Thoughts on Budapest Retreat

Hello everyone! I’m back after a wonderful week away in Budapest. I had three days of retreat, at St Arnold’s Retreat House, followed by 4 days being a tourist with a friend.

The retreat was a Vocational Discernment retreat, with a group of about twenty five people from the convocation. It was led by a wonderfully inspiring man, the Revd Canon Mark Oakley, Chancellor of St Paul’s Cathedral, and was entitled “This is my son, listen to him”

Mark is speaking at Greenbelt 2018 – if you’re going, don’t miss him!!

I’m not really sure what I’ve taken away from this time: I didn’t know what to expect when I went, but it wasn’t what it was (if you see what I mean!)

Mark Oakley is a poet, and a lover of poetry, and he introduced us to some wonderful poems. He talked compassionately and wisely, about “the collage of God”, about God as Love, about listening in the silence.

I took some notes about what he said, and they aren’t terribly coherent, but I shall include some of the phrases that I jotted down here. Maybe they will resonate with you.

  • When people are in my presence, how do I make them feel?
  • God loves us as we are. He loves us so much that he doesn’t want us to stay like that.
  • Jesus sees our full stops and changes them into commas. (That is to say, he sees and understands where our blockages are, and enables us to change, and to continue the “sentence”)
  • Live up to God’s voice that speaks of our worthiness, and don’t live down to the voices that speak of our failings.
  • God is the cause of our wonder.
  • God sees what is good, and true and beautiful in our souls.
  • Lord God, help me to find my true self so that I can find you.
  • Read between the lines (of scripture) and find the love.
  • When I let go of who I am I can become what I am meant to be.
  • We are here to give voice to God.
  • We are in danger of living unawkenede lives, surrounded by and listening to lies, both internal and external.
  • How can I think critically and live faithfully?
  • The rumour of God: we live as if it is true.
  • A life of faith, not certainty.
  • There are 2 bowls of water spoken about in the Gospels: that of Pilate – indifference and apathy – and that of Jesus – service to and love for others. Which bowl do we choose to pick up?

Some of the poems Mark led us to were beautiful. For copyright reasons I do not put them on here, but here are some links, with one line from each that really resonated for me:

The Real Work, by Wendall Berry :: It may be that when we no longer know what to do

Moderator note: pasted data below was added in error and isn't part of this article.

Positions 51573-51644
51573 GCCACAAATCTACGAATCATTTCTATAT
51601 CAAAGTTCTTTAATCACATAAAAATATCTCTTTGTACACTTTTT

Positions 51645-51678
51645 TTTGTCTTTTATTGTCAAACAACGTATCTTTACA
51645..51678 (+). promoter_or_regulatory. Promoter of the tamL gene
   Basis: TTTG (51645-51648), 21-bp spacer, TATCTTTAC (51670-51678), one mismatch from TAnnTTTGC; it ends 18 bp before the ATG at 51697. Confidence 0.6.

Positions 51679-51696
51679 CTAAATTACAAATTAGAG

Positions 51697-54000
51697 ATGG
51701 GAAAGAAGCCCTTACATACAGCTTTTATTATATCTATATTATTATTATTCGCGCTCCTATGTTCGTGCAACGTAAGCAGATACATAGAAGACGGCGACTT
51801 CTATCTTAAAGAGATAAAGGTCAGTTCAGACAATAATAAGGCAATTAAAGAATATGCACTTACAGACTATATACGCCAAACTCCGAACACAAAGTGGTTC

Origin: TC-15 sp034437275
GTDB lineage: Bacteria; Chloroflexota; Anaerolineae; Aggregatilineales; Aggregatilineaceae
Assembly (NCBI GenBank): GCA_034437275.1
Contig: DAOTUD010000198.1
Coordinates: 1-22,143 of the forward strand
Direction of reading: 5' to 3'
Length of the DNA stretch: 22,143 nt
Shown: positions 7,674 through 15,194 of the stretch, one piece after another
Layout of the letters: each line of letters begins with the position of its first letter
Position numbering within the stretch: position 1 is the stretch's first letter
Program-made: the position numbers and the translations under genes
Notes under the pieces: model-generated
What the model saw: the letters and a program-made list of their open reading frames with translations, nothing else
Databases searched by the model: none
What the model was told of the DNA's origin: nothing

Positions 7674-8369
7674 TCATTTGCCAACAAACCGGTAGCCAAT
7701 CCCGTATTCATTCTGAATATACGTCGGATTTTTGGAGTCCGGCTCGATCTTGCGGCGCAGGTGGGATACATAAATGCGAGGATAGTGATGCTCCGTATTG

we have come to our real work,

Let Evening Come, by Jane Kenyon :: Let it come, as it will, and don’t be afraid.

Love after Love, by Derek Walcott :: Sit. Feast on your life

Love, by George Herbert :: You must sit down, says Love, and taste my meat

In the Dark, by Robin Fulton MacPherson :: Some things are best seen, unseen.

The Journey, by Mary Oliver :: One day you finally knew what you had to do…

And, finally, the poem that, I think, in the end, sums up what I learned from this retreat, (and sorry about the swear word in it)

Getting it across, by U.A. Fanthorpe :: I am tattooing God on their makeshift lives

Or…the easy messages Are the ones not worth transmitting

Or…They are the dear, the human, the dense, for whom My message is.



Advertisements

Where have I been? Wiesbaden!

Well, I was clever enough to schedule my Desiderata posts (yes, I know…it’s not actually that clever at all!) for while I was away but the weekend of 19 – 22nd October I was in Wiesbaden. This was for the annual convention of the Convocation of the Episcopal Church in Europe and it was a great weekend.

The business part was fairly straightforward, and quite interesting at points – finding out what the various commissions and committees have been doing, how churches have been using grants and so on. The Bishop of the Convocation has tendered his resignation, so we are planning for the work of finding a new Bishop. I am on the Transition Committee – this will be the organisational powerhouse (?!) after the candidates have been selected. It’s rather exciting, but a little daunting too. I’m not sure quite what skills I hjave to offer yet, but I’m waiting to find out. At the moment the committee seems to be full to the gunnels of people who are willing to organise us all, so I’m sitting back to let it all go on around me. It will become clear later on, I’m sure.